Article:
Coal tar sealcoats have come under fire recently for their detrimental effect on the environment—mainly its exorbitant concentration of polycyclic aromatic hydrocarbons (PAHs), a known human carcinogen. These carcinogens make their way into the environment from coal tar in a variety of ways including abrasion from tires, airborne volatilization, and water runoff among others. Since 2011, a growing number of states and municipalities have banned coal tar sealcoats due to growing environmental concerns. But you don’t need a molecular biology degree to anticipate coal tar sealers’ negative effect on the environment. Anyone who’s ever been near a freshly coal tar sealed driveway can attest to its harsh odor, which sometimes lasts weeks or even months after a lot is sealed. These unpleasant environmental characteristics give property owners pause when considering specifying a coal tar-based sealcoat program.
Biobased Parking Lot Sealcoats
Innovation has given way to alternatives to traditional coal tar or asphalt based sealcoats. BioSealcoat® utilizes soybean oil as one of its chief raw materials and is specifically formulated to protect parking lots from oxidation, chemical exposure, UV, and other known enemies of asphalt. The product was also designed with efficiency in mind; the product allows for same day striping and reopening of parking lots, curing 4-5 times faster than conventional products. Parking lots coated with BioSealcoat can be restriped within 2 hours of sealcoating. This is made possible by the formula’s chemical properties, which allows the product to be applied at ¼ the thickness of conventional parking lot sealcoats while providing superior protection. This allows the product to be applied even later into the season than coal tar sealers. BioSealcoat cures to a matte, jet-black finish that is specifically formulated not to fade over time, ensuring a long lasting, uniform appearance. Although biobased sealcoats cost significantly more on a cost per gallon basis, their greater efficiency allows overall project costs to be comparable to other sealers.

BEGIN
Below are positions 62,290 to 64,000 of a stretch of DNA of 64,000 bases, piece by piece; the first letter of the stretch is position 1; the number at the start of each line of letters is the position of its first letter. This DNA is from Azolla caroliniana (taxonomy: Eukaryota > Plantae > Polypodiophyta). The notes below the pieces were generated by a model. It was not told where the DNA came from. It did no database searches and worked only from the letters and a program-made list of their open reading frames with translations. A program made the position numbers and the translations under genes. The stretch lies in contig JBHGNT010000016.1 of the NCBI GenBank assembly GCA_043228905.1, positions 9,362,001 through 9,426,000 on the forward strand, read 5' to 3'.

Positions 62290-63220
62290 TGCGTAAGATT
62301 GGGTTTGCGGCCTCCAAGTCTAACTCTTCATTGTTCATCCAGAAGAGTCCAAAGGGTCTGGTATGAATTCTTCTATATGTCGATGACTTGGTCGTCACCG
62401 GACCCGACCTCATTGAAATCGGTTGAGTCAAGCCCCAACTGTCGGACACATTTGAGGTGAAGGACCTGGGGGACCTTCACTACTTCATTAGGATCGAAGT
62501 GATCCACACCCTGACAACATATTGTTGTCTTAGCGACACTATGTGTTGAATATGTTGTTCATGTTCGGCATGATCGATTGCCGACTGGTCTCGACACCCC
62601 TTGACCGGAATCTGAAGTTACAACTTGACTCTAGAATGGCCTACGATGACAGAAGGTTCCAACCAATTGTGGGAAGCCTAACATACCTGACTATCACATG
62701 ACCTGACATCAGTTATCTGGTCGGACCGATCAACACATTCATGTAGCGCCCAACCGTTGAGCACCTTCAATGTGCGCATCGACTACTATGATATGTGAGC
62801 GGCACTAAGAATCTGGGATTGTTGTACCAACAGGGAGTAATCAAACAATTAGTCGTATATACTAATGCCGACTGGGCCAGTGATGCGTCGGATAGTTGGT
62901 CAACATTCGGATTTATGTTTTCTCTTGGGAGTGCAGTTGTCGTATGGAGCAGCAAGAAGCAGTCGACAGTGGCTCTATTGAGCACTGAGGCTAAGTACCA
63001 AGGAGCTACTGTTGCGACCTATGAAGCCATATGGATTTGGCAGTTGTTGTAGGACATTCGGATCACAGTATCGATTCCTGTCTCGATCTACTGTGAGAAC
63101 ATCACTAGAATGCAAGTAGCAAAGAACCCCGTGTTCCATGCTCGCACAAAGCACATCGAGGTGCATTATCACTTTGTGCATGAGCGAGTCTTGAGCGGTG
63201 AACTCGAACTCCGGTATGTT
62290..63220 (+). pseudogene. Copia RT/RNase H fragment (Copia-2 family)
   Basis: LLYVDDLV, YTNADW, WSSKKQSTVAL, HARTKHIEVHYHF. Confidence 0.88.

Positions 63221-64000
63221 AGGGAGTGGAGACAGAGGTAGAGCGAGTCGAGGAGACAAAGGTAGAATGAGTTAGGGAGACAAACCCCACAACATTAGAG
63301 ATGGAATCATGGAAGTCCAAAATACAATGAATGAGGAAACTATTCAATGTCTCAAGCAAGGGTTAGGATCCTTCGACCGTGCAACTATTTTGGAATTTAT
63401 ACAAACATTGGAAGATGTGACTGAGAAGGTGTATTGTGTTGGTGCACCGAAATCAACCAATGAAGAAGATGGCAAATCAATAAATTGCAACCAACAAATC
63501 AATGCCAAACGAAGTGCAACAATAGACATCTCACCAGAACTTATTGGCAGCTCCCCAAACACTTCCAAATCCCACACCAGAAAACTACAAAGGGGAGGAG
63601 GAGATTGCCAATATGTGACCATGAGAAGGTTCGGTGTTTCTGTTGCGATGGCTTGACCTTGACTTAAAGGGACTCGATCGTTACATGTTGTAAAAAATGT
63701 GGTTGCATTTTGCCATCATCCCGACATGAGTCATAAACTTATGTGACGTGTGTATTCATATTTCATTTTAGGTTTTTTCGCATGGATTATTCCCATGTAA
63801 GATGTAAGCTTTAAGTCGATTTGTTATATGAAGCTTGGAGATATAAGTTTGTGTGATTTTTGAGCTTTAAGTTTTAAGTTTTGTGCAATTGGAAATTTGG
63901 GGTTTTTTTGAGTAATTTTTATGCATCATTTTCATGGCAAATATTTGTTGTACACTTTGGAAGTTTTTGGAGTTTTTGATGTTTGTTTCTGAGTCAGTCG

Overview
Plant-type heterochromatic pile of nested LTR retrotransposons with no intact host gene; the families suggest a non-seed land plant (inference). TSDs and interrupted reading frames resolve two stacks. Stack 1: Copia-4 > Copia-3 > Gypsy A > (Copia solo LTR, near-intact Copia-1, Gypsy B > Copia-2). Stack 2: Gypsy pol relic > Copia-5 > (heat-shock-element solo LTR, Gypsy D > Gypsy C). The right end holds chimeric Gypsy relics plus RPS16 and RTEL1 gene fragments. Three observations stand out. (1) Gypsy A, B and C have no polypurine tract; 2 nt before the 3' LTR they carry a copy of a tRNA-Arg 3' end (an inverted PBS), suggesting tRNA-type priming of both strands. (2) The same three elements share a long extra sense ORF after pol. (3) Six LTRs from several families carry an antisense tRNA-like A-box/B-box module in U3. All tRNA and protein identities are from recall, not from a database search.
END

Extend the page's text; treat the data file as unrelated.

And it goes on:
BioSealcoat was also formulated with the environment in mind—it is one of only a handful of sealcoats on the market with no detectable PAHs according to EPA testing and emits no harsh odor. As the only USDA Certified Biobased sealcoat on the market, incorporating a biobased sealcoat into a pavement maintenance program can demonstrate a commitment to the environment.
Asphalt Emulsion-Based Sealers
Asphalt emulsions are the most common product in the western United States. Unfortunately, they’re essentially made from the same the same material as your parking lot, so they don’t offer much in terms of protection. While they typically display good water resistance, they’re just as receptive to UV, gasoline, and oil damage as the asphalt itself. Their color tends to fade relatively quickly, sometimes turning gray after only a few months. A parking lot sealcoating program centered around an asphalt emulsion-based sealer will likely require annual resealing, and sometimes won’t even protect the substrate for a full season.
Parking lot sealcoating is an important part of any pavement maintenance program. Once you commit to protecting your asphalt with regularly scheduled sealcoating, be sure to choose the right product for your property!